Estadio Nacional de Chile – Stadium, prison, basketball pitch

Public domain, via Wikimedia Commons, Uploaded by B1mbo. Fotografía Gentileza de Chiledeportes/Max Montecinos.
By B1mbo (Own work), Fotografía Gentileza de Chiledeportes/Max Montecinos (http://www.chiledeportes.cl/prensa/grafica/estadionacional.htm), via Wikimedia Commons

The building that is not only a sports arena but a historical monument of Santiago is located in the Nunoa district. The Estadio Nacional Julio Martinez Pradanos is the national stadium of Chile. It is the country’s largest stadium with an official capacity of 48,665. Until 5 July 2008, it was known as Estadio Nacional de Chile, before the name was changed to EstadioNacional Julio Martinez Pradanos in honor of the nation’s sports journalist who had died that year.

The stadium is currently hosting the Copa America which Chile is organizing for the seventh time in its history. The stadium was one of the venues for the FIFA World Cup in 1962, when it hosted the final where Brazil defeated Czechoslovakia 3:1. It was renovated several times,with the last time being in 2014 for the South American Games.

Apart from football, the national stadium hosts many international concerts during the year, but let’s start this historical journey from the very beginning.

Few people know that farmer Jose Domingo Canas is the “main reason” why Chile has a national stadium. He donated his farmland in 1918, and the construction began 19 years later. The architecture was based on the Olympiastadion in Berlin, and the stadium was inaugurated on December 3rd 1938. Colo-Colo hosted Brazilian club Sao Cristovao and won 6:3 at the stadium’s first ever sporting event.

In 1955, the stadium was the site of a disaster when nine people died in a stampede during an international match between Chile and Argentina.

We are all accustomed to watching football at stadiums, but in 1959, something different happened– the stadium hosted the final stages of the World Basketball Championship. It was held outdoors because the intended venue, the Metropolitan Indoor Stadium, was not ready in time.

Three years later, Chile was the host of the FIFA World Cup, which meant that the stadium’s capacity had to be increased. The main change was that the velodrome that surrounded the stadium was replaced by galleries, thereby increasing its original capacity to around 95,000. Brazil succeeded in defending the title they had won four years ago, despite the fact that the legendary Pele injured himself during the second match against Czechoslovakia.

Prison – Cold war and coup d’état

Chile’s national stadium became a national monument on 21 August 21,2003. Forty years earlier, just after the Pinochet coup, the National Stadium possessed the largest single prison population in the country. After the coup d’état of September 11th1973 that ousted President Salvador Allende, the stadium became a detention facility.

Eleven days later, in a rather bizarre move to assure both Chileans and the international community that all was well in the stadium, the Junta opened the stadium’s doors to national and international media for an official “tour” of the conditions. As Chilean photographer and journalist Marcelo Montecino and others described, the military’s gesture backfired, as reporters and photographers observed first-hand the soldiers’ cruel treatment of the detainees, as well as the poor state of those held there. Dramatic black-and-white photographs and footage of the prisoners in the stands made their way to international media.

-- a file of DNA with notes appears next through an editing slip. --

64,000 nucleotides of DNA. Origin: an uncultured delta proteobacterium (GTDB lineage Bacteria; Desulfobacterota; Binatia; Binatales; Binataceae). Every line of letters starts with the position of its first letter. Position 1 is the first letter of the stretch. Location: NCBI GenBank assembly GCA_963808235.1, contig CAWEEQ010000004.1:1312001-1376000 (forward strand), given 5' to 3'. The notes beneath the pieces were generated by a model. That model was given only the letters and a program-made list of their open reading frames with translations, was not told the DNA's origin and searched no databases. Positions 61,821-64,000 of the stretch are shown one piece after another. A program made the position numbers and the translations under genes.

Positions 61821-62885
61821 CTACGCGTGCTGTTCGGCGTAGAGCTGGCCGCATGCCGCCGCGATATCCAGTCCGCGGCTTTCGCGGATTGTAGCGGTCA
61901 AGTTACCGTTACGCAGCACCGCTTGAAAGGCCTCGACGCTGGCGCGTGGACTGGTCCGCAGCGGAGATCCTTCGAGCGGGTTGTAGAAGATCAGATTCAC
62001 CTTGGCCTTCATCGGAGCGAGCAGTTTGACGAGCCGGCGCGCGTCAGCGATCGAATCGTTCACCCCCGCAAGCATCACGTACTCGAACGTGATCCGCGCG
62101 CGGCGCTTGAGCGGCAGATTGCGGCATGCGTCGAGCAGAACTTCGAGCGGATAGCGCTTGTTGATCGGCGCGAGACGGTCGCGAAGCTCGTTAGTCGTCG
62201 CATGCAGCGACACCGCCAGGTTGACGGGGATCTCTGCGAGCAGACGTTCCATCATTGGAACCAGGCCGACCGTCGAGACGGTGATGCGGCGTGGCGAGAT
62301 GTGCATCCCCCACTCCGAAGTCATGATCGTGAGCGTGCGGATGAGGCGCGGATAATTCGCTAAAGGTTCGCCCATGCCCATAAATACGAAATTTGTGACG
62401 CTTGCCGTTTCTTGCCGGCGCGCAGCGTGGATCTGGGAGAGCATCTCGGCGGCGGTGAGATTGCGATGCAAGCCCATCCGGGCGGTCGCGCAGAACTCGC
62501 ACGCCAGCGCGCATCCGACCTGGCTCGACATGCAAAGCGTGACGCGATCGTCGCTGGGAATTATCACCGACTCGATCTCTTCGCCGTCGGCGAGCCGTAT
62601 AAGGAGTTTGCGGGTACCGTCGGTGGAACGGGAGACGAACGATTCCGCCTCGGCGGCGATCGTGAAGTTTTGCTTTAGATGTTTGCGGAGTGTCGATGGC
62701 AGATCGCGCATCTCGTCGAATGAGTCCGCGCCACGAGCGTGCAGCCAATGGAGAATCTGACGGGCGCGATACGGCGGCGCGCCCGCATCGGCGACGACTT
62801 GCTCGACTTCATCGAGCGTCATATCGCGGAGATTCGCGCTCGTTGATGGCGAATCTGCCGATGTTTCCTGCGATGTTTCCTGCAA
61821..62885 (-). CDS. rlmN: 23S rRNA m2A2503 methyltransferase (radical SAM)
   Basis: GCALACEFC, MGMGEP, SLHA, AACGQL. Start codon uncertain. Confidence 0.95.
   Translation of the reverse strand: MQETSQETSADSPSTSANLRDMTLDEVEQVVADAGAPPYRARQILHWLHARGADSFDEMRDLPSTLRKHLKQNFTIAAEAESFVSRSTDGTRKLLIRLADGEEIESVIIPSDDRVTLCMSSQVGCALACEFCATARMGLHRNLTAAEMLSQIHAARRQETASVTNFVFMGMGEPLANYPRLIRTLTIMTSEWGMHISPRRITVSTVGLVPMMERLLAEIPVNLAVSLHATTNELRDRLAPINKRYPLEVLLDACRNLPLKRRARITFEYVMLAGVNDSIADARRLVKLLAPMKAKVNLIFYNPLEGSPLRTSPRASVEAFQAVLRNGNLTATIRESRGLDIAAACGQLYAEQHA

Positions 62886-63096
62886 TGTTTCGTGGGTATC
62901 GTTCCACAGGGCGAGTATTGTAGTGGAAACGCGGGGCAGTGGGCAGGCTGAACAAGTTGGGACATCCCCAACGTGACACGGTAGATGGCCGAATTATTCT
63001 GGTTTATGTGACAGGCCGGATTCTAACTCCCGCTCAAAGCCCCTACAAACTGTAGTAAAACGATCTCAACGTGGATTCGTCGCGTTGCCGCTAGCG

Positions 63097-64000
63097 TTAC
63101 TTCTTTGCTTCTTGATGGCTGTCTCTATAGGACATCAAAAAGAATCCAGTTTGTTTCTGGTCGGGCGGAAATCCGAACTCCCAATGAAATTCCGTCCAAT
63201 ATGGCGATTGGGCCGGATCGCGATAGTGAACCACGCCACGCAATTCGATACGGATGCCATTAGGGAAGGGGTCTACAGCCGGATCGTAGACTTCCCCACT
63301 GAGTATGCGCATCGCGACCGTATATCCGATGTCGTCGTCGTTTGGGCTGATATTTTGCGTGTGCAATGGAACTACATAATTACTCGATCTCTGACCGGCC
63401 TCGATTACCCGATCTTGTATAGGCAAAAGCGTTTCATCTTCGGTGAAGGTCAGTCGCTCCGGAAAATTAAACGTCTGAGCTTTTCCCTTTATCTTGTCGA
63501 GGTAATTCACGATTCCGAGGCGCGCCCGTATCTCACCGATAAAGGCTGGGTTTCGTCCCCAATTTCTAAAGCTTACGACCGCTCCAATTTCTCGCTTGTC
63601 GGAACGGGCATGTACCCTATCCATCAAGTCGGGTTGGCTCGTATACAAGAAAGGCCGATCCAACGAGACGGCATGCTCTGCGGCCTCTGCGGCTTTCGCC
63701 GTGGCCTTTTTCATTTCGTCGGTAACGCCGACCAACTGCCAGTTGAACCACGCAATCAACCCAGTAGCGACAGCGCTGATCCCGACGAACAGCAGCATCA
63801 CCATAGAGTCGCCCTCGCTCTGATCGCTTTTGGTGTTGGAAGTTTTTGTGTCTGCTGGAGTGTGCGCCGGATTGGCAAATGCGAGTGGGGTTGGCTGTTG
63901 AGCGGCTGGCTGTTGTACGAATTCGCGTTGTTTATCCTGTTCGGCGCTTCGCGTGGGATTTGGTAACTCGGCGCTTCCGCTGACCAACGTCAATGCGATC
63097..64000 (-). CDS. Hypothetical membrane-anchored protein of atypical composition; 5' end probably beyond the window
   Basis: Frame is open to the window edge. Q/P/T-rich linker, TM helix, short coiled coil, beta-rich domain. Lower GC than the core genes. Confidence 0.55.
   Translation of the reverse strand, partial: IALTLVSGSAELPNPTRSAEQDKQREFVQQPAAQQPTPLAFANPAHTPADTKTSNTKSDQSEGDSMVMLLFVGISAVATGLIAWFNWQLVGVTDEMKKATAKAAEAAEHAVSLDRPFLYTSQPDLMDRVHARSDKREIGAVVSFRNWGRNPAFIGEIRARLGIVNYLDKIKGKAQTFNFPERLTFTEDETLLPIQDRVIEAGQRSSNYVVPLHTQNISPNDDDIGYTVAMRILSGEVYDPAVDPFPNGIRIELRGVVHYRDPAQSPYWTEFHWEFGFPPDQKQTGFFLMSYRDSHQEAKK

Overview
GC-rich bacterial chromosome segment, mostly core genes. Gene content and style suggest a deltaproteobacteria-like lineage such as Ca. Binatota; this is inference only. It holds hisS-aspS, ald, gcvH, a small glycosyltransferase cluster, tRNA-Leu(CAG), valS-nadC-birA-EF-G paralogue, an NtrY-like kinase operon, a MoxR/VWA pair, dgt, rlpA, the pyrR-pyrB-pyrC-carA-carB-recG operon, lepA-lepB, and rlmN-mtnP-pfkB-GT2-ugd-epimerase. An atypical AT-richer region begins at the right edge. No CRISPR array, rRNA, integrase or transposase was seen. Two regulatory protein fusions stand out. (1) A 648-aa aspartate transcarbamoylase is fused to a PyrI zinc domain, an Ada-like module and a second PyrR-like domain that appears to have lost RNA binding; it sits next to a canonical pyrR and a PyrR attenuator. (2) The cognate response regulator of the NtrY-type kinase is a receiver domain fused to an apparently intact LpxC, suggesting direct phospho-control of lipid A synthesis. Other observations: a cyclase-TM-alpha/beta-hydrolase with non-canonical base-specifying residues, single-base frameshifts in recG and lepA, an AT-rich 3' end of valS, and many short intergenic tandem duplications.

Katherine Hite wrote an article in the Harvard Review of Latin America that “…between 12,000 and 20,000 Chileans and foreigners were detained in the Stadium for periods ranging from two days to two months. The Stadium was no mere holding tank… According to the truth commission report, at least 41 people lost their lives in the Stadium… Locker rooms and corridors were all used as prison facilities while interrogations were carried out in the velodrome… According to the testimonies of survivors collected by the humanitarian group, detainees were tortured and threatened with death by shooting. Some were shot on the premises and then taken to unknown locations for execution.”

Carmen Luz Parot directed and produced the documentary film “Estadio Nacional” which describes the use of the stadium during the coup d’état.

More than four decades after that brutal period, the Estadio Nacional Julio Martinez Pradanos will host the final of the 2015 Copa America.

Chile against Argentina – and we all know who will have the support from the stands.

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1 Comment on this Post

  1. David Araya

    Im Really impressed about the report of the estadio nacional of Santiago. As a Chilean, proud because of our traditions are represented and sports glories and ashamed at the same time by the sad time that history has given to us. Thanks for this. It was a surprise to see it and I didnt expected this so well explained from a non Chilean person or web Page. Sorry if my english is not the best. Best of wishes to you.

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